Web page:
The Leavenworth Way of War

History Discussion at CGSC

Grooming and Picking Generals

In his article, A Failure in Generalship, Paul Yingling argues that the American army’s process for selecting generals is flawed.  He advocates taking the general officer promotion system away from the military and making  it a task for Congress.  Recently, retired MG Scales wrote an article which seemed to back up Yingling’s view (see previous blog).  Numerous other analysts believe that Yingling’s general point is accurate. 

 There are essentially two different military philosophies regarding the system used to pick general officers.  One view is a view that comes from the French revolutionary armies of the 18th and early 19th century.  That view is promotion should be based strictly on merit.  In this system officers are selected from among their peers for promotion based on their demonstrated performance  of duty.  Ultimately, this promotion by merit system results in the most competent officers achieving the highest rank.    

A second system comes from the Prussian army of the 19th Century.  That view is to identify through rigorous testing a small elite cadre of the most intelligent officers in the army.  These officers then are specially educated and assigned for the rest of their careers.  They are specifically groomed to lead the army at the  highest levels.  Promotion in this system is based on intellectual ability, special education, and talent.

The promotion by merit system assumes that the best qualifications for command are demonstrated by success in command.  This philosophy is traditionally the bedrock of promotion in the naval service (both in the U.S. Navy and the Royal Navy) where time in command of ships and at sea are the ultimate test of fitness for command.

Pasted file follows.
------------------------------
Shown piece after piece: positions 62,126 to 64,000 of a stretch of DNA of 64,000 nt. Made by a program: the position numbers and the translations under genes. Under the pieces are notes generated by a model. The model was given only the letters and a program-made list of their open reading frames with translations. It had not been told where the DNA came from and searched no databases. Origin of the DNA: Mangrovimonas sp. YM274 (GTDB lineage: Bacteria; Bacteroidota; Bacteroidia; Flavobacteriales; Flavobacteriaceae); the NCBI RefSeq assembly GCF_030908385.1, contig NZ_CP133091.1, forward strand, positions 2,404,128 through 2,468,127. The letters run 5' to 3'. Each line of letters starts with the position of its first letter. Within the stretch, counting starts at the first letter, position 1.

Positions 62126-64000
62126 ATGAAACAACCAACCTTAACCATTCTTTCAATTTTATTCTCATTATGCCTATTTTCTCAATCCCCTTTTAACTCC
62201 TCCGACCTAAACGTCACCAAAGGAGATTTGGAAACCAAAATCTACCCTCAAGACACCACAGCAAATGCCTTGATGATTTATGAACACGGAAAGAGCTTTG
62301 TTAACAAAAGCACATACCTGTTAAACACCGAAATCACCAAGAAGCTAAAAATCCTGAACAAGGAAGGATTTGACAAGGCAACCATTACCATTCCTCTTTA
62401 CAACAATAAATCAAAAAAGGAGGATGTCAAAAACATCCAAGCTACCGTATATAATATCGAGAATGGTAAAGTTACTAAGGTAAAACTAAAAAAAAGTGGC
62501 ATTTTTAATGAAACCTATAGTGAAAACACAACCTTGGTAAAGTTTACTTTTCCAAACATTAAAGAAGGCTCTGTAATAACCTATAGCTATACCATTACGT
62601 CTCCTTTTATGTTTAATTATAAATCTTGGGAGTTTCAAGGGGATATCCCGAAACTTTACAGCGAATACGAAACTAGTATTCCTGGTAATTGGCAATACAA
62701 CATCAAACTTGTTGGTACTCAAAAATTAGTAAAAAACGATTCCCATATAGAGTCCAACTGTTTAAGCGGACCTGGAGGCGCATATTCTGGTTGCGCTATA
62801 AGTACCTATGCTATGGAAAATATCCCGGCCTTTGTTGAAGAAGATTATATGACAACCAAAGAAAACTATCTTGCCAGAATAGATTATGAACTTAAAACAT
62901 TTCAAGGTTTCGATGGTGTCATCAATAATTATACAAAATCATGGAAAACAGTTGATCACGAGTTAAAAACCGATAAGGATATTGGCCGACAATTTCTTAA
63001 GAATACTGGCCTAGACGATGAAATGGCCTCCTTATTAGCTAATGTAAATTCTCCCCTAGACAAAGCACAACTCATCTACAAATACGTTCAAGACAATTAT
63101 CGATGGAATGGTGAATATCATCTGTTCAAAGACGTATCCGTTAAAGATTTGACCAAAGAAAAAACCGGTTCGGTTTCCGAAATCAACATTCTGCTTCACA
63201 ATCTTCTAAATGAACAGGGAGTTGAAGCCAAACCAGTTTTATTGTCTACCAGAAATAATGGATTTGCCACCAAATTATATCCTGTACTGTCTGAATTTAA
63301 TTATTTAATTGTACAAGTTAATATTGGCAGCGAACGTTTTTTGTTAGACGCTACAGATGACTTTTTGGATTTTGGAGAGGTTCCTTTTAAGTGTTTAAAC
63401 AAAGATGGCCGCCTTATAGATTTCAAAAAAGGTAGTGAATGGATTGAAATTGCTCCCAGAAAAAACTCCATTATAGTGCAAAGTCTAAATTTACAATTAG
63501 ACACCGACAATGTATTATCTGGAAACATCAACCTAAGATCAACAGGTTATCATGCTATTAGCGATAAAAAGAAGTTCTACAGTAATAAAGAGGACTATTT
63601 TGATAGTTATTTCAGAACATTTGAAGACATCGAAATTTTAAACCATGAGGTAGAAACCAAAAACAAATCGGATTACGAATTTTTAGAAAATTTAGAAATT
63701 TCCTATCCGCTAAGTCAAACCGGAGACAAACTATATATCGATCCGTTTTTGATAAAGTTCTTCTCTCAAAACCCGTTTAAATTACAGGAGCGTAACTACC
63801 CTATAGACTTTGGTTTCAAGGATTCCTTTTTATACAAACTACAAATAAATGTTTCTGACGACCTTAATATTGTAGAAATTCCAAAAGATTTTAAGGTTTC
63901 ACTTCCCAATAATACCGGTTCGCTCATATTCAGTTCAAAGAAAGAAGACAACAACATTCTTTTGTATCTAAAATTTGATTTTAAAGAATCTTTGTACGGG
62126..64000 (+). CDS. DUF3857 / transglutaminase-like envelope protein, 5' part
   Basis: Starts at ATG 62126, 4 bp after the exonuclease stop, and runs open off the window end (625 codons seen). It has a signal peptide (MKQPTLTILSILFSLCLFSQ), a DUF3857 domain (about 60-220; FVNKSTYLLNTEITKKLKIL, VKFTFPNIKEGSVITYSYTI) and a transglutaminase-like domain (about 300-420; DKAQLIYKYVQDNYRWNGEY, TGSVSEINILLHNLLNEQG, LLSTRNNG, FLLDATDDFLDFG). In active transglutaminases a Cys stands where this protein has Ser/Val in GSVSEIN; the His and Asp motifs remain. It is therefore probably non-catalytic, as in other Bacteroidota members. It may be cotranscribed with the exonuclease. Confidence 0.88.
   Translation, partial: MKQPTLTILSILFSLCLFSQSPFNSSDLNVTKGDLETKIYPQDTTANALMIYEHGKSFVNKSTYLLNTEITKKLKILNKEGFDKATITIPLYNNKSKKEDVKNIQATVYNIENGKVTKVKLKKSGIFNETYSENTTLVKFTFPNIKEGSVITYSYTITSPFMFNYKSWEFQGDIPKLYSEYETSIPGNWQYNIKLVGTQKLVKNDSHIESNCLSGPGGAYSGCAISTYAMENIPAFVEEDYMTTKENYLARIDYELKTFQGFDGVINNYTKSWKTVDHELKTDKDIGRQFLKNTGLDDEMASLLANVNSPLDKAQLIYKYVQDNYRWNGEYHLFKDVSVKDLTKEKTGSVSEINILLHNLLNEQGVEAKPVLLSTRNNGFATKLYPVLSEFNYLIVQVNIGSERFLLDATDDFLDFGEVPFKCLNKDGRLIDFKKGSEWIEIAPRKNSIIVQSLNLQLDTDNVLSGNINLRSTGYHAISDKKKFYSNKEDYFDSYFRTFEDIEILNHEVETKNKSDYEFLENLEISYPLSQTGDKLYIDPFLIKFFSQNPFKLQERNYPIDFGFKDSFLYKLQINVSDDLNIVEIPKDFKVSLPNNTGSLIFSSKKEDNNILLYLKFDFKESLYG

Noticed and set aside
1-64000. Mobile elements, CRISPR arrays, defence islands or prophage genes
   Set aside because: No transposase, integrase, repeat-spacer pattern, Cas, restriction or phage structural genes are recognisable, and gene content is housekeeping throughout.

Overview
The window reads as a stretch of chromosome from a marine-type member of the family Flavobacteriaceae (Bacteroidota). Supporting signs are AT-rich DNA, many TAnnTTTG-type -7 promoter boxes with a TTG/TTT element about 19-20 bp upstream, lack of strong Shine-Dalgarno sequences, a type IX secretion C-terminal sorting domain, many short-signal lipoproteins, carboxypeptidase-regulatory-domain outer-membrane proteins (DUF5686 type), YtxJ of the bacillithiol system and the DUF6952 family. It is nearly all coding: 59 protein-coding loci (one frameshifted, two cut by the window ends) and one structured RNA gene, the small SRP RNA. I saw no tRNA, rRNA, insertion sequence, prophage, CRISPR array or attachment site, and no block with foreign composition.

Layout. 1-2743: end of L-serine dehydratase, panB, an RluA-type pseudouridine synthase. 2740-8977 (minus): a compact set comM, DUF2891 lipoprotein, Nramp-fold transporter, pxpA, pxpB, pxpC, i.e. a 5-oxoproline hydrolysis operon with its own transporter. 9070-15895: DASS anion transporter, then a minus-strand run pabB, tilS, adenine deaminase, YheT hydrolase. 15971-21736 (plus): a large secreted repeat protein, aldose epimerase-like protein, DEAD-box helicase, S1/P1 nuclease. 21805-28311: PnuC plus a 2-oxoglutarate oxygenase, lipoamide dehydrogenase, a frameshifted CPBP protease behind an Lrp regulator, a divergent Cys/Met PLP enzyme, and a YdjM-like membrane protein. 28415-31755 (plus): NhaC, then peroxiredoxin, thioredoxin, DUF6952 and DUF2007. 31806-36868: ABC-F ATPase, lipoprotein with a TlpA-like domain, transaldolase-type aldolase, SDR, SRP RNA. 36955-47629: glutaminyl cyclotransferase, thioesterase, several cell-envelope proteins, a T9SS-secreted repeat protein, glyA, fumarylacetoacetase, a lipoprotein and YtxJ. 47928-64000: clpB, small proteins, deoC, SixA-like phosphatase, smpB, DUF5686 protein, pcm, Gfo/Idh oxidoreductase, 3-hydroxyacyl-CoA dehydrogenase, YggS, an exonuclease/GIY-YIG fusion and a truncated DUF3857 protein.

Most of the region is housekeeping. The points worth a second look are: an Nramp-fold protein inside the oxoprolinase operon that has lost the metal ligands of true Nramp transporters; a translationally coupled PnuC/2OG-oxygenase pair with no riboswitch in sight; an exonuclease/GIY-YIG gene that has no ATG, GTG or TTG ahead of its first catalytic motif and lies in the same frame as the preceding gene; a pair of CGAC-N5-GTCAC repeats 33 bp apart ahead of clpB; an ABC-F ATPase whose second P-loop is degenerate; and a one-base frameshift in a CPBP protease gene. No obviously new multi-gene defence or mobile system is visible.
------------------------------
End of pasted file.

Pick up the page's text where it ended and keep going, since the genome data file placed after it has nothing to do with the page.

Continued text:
Which system does the U.S. army promotion system seem to follow?  Is Yingling right?  Is there a failure of generalship in the U.S. Army?  If so, is it because of  the selection philosophy the army uses, or, is it just that the execution of the process is flawed?  If the selection process is flawed, how does that explain Generals like Patraeus and McCrystal?  What process or philosophy do you believe produces the best senior leaders? Does the senior officer promotion system need to change?    


October 19, 2009 - Posted by | H100, leadership, military history, Professional Military Education | , , , , , , , , ,


  1. To my mind it makes sense to select the best officer for the job…at any level. The US system of promotion works in this way and it is not a broken system. It is easy to take pot shots at those at the top (and many do), furthermore, it is easy to suggest that the system is broken but there is a long list of extremely capable recent US generals: Powell, Shinseki and Petraeus among them – which suggests otherwise.

    Some suggest that the German selection system is the best. It certainly works well for them and obviously has some merit but it would be short sited to suggest that their system would work well everywhere. In the US system SAMS goes some way to provide the level of training afforded to German staff trained officers – in fact it is worth noting that the German army send their best students to SAMS for continued education having already completed German Staff College.

    My belief is that, with a few exceptions, the best officers will rise to the top and promote to general officer. It doesn’t matter in which army you serve if you are good you are good: I suspect that Napoleon, Lee, Rommel, Montgomery and Eisenhower would have been generals in any army!

    Comment by Maj S E A Cates British Army | October 20, 2009

  2. While I agree with Sam that good will be good, I also believe that a better system will better weed out the bad (ones that suck up air and collect paycheck). Now, I can straddle the fence and say that both systems are good (but what fun is that). Or I can use the term of the century “HYBRID” and combine the two, which I believe is overused word for people who are not creative or analytical.